President Joe Biden has visited Asia for the first time as President of the United States. He arrived in the Asian country of South Korea on Friday, and he is expected to spend five days on the continent. President Biden’s visit to the continent is not unconnected to the growing influence of China in the region and the unending threats coming from North Korea.
FOCUS OF BIDEN’S VISIT TO SOUTH KOREA
Defense / Military Discussions
South Korea was the first destination of the U.S. President. Defense against North Korea’s nuclear threats was top of the agenda for the leaders of both countries. South Korean president Yoon Seok-Youl, who has been in power for less than two weeks, had promised to strengthen ties with the U.S. to ensure the country’s security during his campaign. Both leaders have now agreed to expand their military presence in the Korean peninsula. This means that more ships, planes, and other military equipment will be deployed to the area.
Part of the joint statement released by both leaders after extensive discussions read; “The two presidents share the view that DPRK [North Korea’s] nuclear program presents a grave threat not only to peace and stability on the Korean peninsula but also to the rest of Asia and the world.” The statement also stressed that; “Both leaders condemn DPRK [North Korea’s] escalatory ballistic missile tests this year.”
The statement also highlighted plans to strengthen the military exercise in the region, which has relatively weakened in the past few years because of efforts by previous governments to denuclearize North Korea diplomatically. This is coming after the sudden rise in missile testing by the Kim Jong-un government.
During Biden’s visit to Seoul, he also stopped at the Osan Airbase where troops of both countries are monitoring potential nuclear threats from North Korea. There were speculations that Pyongyang was planning missile tests during Biden’s South Korea visit. At the Osan Airbase, Biden said he was prepared for any North Korean threat. Before leaving the military base, President Biden had ice cream with the troops and even took selfies with them.
ECONOMIC IMPACTS OF THE VISIT
Biden’s visit to South Korea will be incomplete without mentioning the economic benefits of the visit. The news of Hyundai’s plan to build a plant in Georgia has been on the air for some time. That was further confirmed during Biden’s visit. In addition to the $5.5 billion Plant, the company pledged to invest an additional $5 billion in the country. The South Korean company is expected to invest a total of about $10 billion in the United States until 2025.
President Biden had previously visited a Samsung plant in South Korea which is expected to be a model for a new Samsung plant in Texas. These moves by the U.S. President are expected to boost the U.S. economy which is currently battling inflation and other crises.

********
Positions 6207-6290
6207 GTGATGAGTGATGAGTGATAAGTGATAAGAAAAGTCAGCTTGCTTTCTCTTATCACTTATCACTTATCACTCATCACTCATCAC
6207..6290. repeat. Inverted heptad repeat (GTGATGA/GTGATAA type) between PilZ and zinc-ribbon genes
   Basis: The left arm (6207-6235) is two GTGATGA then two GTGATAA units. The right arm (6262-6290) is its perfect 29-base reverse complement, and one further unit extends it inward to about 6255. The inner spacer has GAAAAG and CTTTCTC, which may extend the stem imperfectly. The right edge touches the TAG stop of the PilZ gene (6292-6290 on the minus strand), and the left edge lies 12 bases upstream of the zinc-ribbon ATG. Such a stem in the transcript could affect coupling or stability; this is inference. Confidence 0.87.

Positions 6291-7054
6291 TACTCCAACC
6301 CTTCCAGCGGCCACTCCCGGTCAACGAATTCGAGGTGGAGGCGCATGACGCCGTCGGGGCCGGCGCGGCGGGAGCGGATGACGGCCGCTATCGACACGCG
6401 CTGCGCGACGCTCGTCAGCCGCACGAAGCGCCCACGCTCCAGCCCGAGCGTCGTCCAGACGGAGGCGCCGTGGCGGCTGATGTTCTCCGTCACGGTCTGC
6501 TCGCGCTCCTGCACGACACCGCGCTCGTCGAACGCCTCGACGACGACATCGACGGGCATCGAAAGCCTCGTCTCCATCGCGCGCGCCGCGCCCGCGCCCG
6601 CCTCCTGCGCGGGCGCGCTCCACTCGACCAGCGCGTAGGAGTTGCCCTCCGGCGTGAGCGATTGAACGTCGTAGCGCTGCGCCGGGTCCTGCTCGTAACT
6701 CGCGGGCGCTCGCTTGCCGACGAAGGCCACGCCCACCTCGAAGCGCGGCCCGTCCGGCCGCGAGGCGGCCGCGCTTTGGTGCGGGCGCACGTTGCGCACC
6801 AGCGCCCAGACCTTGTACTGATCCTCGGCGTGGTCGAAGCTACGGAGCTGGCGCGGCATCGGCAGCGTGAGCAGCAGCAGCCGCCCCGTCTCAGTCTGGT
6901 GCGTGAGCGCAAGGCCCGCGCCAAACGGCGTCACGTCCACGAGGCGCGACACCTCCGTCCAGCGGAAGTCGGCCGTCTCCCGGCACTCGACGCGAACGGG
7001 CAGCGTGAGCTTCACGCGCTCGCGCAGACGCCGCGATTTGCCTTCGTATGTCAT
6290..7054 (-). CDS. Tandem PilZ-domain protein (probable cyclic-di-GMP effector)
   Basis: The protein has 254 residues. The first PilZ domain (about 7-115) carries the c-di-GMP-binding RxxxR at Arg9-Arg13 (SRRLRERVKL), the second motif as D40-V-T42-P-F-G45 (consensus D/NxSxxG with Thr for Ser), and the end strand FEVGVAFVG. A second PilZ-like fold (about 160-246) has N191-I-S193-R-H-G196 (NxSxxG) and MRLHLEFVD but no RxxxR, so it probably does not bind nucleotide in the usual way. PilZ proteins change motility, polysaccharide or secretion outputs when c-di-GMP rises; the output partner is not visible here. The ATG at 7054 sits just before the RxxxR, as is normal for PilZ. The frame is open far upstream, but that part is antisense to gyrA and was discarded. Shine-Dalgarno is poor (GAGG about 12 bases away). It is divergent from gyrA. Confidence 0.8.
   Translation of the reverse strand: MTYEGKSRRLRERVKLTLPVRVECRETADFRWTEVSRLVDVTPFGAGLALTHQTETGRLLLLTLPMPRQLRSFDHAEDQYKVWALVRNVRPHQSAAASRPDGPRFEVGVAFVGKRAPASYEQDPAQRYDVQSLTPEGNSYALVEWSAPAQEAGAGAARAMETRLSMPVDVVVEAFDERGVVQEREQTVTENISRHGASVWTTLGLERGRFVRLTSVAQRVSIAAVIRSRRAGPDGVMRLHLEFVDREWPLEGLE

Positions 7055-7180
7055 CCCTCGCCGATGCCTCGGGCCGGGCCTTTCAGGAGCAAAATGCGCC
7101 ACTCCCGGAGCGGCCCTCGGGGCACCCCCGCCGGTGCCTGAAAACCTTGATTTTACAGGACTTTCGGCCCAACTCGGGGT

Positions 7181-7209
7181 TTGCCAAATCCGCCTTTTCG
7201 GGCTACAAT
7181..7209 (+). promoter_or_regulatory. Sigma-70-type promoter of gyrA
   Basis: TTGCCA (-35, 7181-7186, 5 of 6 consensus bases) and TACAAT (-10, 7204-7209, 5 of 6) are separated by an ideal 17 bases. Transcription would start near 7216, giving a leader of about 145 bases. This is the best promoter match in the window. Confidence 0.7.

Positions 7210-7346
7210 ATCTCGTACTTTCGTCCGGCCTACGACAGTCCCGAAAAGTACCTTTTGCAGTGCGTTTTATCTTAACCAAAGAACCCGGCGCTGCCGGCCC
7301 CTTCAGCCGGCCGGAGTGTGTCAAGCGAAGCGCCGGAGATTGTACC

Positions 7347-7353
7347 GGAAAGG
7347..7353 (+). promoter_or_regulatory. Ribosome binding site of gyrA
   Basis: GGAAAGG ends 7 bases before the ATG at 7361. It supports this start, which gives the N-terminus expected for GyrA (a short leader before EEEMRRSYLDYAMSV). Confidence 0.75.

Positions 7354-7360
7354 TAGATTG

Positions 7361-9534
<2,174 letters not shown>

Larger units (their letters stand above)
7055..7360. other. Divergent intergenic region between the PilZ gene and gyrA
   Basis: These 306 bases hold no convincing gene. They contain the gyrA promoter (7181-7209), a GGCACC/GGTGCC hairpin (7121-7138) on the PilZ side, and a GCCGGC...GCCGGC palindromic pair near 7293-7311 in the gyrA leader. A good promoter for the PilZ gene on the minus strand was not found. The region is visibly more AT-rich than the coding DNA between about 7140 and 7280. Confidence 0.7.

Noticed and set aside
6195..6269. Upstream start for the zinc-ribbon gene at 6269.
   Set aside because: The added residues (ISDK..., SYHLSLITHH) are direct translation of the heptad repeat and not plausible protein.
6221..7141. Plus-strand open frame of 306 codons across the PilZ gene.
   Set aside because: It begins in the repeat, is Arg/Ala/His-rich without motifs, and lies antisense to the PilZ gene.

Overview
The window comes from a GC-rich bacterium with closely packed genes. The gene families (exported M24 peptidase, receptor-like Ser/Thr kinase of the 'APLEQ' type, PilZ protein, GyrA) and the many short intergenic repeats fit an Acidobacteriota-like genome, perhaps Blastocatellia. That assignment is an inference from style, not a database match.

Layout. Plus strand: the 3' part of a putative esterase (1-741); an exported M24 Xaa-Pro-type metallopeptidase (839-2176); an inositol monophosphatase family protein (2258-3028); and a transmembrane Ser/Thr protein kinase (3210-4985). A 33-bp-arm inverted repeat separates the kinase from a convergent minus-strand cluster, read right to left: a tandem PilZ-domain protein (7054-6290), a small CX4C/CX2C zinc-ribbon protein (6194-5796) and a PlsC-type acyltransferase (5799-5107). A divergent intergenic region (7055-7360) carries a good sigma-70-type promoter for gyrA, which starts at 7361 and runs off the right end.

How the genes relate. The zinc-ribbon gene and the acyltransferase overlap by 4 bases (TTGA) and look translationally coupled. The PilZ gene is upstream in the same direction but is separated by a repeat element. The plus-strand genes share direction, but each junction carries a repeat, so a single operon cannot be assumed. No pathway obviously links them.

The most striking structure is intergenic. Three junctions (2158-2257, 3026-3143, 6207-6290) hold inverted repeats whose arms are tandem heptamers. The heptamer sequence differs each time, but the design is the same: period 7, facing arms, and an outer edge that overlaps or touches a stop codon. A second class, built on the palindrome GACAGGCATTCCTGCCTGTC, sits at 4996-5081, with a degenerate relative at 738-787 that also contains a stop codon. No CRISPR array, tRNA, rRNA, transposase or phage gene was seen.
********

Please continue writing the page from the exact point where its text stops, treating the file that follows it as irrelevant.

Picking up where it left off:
BIDEN’S VISIT TO JAPAN
President Joe Biden crossed into Japan on Sunday in continuation of his 5-day visit to the Asian continent. He met with Japan’s President Fumio Kishida to discuss how the military capabilities of the country can be strengthened. Biden assured his Japanese counterpart that the United States will work with Japan to ensure the country’s security.
China was not left out of the discussion. Biden took a swipe at China when he said; “what you’re going to see more of is this is going to be competition between democracies and autocracies.” The United States could be trying to limit China’s influence in the region by forming stronger relationships with its allies that are China’s neighbors. Also discussed during the meeting of both leaders was the tension between China and Taiwan.
President Biden stressed that “China is flirting with danger” over its plan takeover of Taiwan. When asked if the United States will intervene militarily if China invades Taiwan, the U.S. president responded with a “yes.” He said, “It is a commitment we have made” and he added that he hopes the invasion “doesn’t happen.”
The Japanese President also said the country will work together with the U.S. on China-related issues, and the relationship between both countries will be stronger, especially at a time like this.
Before leaving for the United States, President Biden will hold a meeting with QUAD leaders. These include leaders of Australia, India, and Japan. Key issues to be discussed at the meeting include Russia’s invasion of Ukraine and the need to unite against China. Indian Prime Minister Narendra Modi is already in Japan for the summit. This is also expected to be the first official foreign assignment for the new Australian Prime Minister, Anthony Albanese.
President Biden is expected to return to the United States on Tuesday after five days in Asia. At the end of the visit, it is expected that the cooperation between the countries will improve tremendously. On the other hand, the exclusion of China from such an important visit might cause more division in the already divided Asian continent. Could it be that the United States is trying to buy countries over to its side rather than uniting countries with differences? No one knows for now but what we know is that Biden’s visit to Asia is not in the interest of China, North Korea, and Russia